Responding to Recruiters: Priority List

I get a handful of recruiters who are looking to find me a role in their companies. (Sometimes they are also looking for people who aren’t me to fill roles — which I usually pass on to others by saying “Anyone looking for a job?”, getting a chorus of “Nope”, and moving on.)

While responding to one of these recently, I ran down the checklist I have in my head for what is important to me in looking at a new job. I think that the list of items on this list are essentially a log-scale order of binary predictors for how likely I am to consider a switch to another position; for example, I don’t think that it’s plausible to imagine that I’d consider any position that didn’t have the first two conditions met.

  • Work from Cambridge, MA, ideally in a local office or some other employer-sponsored working space. (Things that are close enough: Cambridge, Boston. Things that are not close enough: Lexington, Waltham, Billerica.)
  • Working in a working environment which supports flexibility in work schedule, and is supportive of work/life balance.
  • Working on projects that I don’t personally consider dishonest or immoral.
  • Working with user data — the bigger the better.
  • Working on projects which are visible to the public.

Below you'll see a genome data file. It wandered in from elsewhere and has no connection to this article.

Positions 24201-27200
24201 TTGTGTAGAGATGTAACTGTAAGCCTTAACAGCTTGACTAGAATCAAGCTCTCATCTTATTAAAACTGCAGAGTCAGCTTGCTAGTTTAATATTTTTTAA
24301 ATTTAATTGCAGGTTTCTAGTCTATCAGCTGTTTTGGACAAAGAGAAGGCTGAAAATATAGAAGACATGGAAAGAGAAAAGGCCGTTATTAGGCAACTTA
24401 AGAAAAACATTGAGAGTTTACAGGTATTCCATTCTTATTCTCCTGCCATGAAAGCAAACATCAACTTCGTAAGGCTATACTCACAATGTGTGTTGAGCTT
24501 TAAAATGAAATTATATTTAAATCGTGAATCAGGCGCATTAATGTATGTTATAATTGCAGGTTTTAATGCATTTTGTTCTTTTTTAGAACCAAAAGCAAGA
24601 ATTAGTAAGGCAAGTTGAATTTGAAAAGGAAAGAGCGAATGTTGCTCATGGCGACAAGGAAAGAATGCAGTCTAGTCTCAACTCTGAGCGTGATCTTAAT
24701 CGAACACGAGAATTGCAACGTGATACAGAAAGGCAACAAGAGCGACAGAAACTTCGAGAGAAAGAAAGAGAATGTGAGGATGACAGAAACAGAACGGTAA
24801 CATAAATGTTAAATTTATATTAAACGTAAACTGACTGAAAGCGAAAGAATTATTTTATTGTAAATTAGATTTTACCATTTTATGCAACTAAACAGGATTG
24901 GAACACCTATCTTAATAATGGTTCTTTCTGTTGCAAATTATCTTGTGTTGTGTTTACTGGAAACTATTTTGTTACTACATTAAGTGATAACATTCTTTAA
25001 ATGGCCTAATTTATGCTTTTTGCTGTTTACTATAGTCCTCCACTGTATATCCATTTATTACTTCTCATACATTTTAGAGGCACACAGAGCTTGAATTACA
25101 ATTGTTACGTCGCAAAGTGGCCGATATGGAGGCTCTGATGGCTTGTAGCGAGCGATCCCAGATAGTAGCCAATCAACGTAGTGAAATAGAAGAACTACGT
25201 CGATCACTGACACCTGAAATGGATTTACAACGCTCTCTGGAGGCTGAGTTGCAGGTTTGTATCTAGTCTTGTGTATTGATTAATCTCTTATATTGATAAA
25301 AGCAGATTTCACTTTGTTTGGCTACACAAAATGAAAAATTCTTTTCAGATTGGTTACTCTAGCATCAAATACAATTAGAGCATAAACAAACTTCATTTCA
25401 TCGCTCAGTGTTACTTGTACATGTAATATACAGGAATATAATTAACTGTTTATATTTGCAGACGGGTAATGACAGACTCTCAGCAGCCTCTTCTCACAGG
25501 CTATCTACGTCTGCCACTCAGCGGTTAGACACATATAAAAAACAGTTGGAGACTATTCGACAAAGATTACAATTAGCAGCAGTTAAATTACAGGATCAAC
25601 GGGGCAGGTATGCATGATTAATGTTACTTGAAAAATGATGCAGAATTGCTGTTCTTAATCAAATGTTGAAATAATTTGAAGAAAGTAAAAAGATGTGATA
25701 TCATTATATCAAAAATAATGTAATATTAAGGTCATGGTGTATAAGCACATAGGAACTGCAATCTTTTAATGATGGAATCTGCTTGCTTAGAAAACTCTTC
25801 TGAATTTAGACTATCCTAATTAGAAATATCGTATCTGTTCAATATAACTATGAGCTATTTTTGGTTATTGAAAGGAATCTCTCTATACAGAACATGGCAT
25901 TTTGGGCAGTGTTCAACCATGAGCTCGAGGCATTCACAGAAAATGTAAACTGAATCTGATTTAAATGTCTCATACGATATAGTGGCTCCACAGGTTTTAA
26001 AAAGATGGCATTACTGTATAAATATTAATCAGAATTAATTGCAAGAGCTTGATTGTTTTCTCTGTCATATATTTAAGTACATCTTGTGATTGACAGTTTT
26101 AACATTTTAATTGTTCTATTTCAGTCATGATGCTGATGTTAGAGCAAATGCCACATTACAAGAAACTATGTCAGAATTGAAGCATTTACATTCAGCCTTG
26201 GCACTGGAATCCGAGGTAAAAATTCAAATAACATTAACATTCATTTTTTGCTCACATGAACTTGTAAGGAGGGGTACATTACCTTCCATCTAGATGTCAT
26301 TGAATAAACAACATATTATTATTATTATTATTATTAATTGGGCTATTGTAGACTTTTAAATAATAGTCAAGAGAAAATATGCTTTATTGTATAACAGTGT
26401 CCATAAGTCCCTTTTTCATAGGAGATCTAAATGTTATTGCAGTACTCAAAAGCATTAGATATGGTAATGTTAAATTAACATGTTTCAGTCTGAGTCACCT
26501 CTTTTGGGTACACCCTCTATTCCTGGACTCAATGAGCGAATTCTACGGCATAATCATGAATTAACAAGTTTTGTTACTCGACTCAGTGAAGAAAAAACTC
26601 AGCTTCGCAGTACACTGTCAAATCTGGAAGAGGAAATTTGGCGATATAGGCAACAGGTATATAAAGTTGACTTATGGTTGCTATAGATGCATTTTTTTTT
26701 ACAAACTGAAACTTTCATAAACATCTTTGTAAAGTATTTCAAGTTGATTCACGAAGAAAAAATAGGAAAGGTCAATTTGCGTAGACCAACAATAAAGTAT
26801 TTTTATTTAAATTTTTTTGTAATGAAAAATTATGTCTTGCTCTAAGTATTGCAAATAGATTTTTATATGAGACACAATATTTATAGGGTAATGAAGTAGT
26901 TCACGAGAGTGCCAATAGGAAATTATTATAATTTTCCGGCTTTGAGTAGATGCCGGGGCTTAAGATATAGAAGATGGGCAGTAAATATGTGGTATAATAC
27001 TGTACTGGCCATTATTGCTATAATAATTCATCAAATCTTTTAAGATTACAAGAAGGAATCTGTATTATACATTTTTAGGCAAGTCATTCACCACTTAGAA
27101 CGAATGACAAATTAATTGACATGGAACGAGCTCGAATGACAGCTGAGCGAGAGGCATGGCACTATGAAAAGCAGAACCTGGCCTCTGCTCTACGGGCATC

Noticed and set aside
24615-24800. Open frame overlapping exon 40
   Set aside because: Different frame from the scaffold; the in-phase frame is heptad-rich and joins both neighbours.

• Working on interesting new technologies, especially technologies which can be open sourced and shared.
  • Working with maps, or geospatial data.

(Compensation also plays a role, but I don’t think I’ve ever not responded to a recruiter based on that fact.)

I’m not actively looking for a job — despite Nokia’s overall poor performance, I work under the ‘Location and Commerce” group inside Nokia that is still making a healthy profit on our overall activities. Most importantly to me, I work with the same team I’ve worked with for more than 6 years now, so switching jobs would be a painful transition that is unlikely to be enticing without a really strong offer.

That said, I often read the engineering blogs of places like Yelp, Netflix, and Foursquare and think “Man, wouldn’t it be cool to work someplace where maybe I couldn’t put out fires all the time? Where occasionally, I could actually work on cool stuff?” (Note that my brief research into Netflix indicates that it fails *both* of the first items on my list, so it’s evident that “Companies doing cool things” is not synonymous with companies for whom I would want to work.)

I just miss the days of MetaCarta when occasionally, I got to put together something interesting without spending 75% of my time fighting against people inside my own company, and I dream that somewhere out there, there must be other cool companies to work for where that’s not the case. I’m not convinced this isn’t just a ‘grass is always greener’ thought, though. 🙂

(If you are looking for a senior software developer, and think your company can meet all of the criteria above and be cooler than where I work now, feel free to drop me a line.)

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